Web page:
Hasaan Ibn Ali

Retrospect in Retirement of Delay: The Solo Recordings

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Retrospect in Retirement of Delay: The Solo Recordings Review

by Thom Jurek

Early in 2021, Omnivore Recordings released Metaphysics: The Lost Atlantic Album by enigmatic Philadelphia pianist Hasaan Ibn Ali. The set, thought lost for nearly 60 years, was his only leader date (he did compose and play on The Max Roach Trio featuring the Legendary Hasaan). Retrospect in Retirement of Delay: The Solo Recordings contains two hours of unreleased, informal recordings from 1962 to 1965 made by college friends Alan Sukoenig and saxophonist Dave Shrier on a portable Norelco tape recorder. Ali transforms standards from Rodgers & Hart to Thelonious Monk, and offers some compelling originals, transmuted via his unfettered musical mind and athletic hands. The tapes have been housed at Rutgers University's Institute of Jazz Studies for decades.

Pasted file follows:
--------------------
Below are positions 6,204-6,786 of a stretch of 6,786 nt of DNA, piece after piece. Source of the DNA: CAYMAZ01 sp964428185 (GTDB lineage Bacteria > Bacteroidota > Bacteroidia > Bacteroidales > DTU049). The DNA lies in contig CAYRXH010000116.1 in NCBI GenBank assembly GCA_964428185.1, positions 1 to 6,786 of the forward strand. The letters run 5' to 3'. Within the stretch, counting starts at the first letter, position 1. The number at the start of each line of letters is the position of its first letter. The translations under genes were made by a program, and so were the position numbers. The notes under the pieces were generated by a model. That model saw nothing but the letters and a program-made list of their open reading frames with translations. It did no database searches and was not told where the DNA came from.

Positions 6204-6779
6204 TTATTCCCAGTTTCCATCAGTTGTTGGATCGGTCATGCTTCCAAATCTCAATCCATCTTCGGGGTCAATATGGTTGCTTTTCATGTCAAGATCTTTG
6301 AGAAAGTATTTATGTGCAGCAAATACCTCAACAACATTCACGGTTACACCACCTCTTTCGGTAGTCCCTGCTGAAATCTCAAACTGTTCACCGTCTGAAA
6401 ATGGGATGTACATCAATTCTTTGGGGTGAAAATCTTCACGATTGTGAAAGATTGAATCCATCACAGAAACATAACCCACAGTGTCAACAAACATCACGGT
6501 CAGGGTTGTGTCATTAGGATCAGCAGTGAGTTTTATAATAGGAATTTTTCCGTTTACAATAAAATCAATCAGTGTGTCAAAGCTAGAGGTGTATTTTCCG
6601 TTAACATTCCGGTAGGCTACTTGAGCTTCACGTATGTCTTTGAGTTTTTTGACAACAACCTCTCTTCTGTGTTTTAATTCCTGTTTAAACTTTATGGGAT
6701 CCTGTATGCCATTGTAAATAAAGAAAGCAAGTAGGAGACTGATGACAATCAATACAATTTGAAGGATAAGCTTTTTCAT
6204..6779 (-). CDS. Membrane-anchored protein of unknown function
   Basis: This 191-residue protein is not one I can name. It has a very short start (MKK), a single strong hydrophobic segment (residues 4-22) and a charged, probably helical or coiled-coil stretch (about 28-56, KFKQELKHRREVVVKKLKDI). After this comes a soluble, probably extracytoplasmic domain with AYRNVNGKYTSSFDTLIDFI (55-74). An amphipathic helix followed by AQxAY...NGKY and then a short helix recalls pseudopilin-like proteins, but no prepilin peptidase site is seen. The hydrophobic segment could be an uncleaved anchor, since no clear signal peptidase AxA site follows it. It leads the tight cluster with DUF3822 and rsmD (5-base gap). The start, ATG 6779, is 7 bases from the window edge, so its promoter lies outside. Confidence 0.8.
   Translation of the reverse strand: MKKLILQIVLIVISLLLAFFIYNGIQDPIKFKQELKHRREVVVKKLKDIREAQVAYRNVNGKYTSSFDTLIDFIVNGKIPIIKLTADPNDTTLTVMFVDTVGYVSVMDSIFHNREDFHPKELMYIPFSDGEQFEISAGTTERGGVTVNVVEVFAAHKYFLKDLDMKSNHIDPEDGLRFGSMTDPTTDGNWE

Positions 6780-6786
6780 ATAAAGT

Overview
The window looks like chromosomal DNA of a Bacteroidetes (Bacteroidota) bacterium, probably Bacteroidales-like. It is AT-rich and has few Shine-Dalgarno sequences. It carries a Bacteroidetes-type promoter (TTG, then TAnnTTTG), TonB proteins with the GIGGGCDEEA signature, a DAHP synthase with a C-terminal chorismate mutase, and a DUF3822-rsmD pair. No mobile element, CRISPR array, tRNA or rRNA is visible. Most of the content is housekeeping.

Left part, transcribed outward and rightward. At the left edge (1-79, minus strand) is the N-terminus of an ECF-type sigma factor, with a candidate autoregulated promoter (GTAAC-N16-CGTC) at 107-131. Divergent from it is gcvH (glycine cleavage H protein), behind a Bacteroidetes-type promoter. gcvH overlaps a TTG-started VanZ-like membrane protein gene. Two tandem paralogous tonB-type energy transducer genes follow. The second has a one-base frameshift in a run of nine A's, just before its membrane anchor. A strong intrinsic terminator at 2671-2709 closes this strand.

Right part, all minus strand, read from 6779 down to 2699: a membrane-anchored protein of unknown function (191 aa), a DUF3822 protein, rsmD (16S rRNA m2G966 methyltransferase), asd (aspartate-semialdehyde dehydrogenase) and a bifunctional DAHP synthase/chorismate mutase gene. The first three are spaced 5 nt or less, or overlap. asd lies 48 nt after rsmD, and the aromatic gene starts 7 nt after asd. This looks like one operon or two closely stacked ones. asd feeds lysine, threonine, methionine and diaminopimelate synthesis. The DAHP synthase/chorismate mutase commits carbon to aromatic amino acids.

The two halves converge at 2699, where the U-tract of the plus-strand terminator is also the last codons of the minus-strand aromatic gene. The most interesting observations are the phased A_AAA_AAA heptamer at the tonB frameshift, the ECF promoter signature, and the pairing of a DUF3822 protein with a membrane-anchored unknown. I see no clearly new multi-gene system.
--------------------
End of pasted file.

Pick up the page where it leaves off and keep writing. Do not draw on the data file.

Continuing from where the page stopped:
Disc one begins with Rodgers & Hart's "Falling in Love with Love." It crisscrosses the composer's melody with "Sheik of Araby" and "They Can't Take That Away from Me," bridged by canny flights of rhythmic and harmonic extrapolation that alternately recall Bud Powell and Art Tatum, but they're offered in such a complex harmonic syntax they could only belong to Ali. There is a labyrinthine, ten-minute read of Ray Noble's "Cherokee," that carves out new musical terrain in its use of chordal extension. Also included is the original solo recording of Ali's "Atlantic Ones" that is more bracing and interrogatory than either version on Metaphysics. His "Off My Back Jack" reveals an expert command of both jazz and classical vocabularies with wide-open chord clusters that swing between stride and bop cadences. Monk's "Off Minor" is a wonder, filled with humor, sharp intellect, and an innate understanding of the sound universe the composer drew from. He stretches the harmony across a barrelhouse stomp then reverses it as chord voicings clash, commingle and diverge amid fleet right-hand lines. The 11-minute "On Green Dolphin Street" opens with a dramatic Bartok-ian intro, which he tucks in his pocket for most of the remainder as he enacts a tonal, chromatic, and timbral architecture that cuts across jazz, the Great American Songbook, blues, bop, and Scott Joplin. Disc two includes the two-part original "True Trains" that weds the harmonic elegance of Ellington to a knotty rhythmic syntax that recalls Powell's, with an adventurous use of time signatures that is pure Ali. At over 13 minutes, Van Heusen and Burke's "It Could Happen to You" finds Ali's intellect expressing as many alternate and angular expressions of melody with profound, unshakeable lyricism. The closing read of Consuelo Velázquez's historic bolero "Besame Mucho" registers all of the original's drama, with a dark, foreboding intimacy expressed with heartfelt yet kaleidoscopic harmonic invention. There are snippets of Ali in conversation throughout -- and one selection of him reading an original prose poem. The set is complemented by a booklet containing rare photos and essays by pianist Matthew Shipp and Sukoenig, and recollections from friends and musicians. Further, engineer Michael Graves' glorious restoration work deserves a Grammy. Retrospect in Retirement of Delay is a monumental, profound addition to Ali's legacy.

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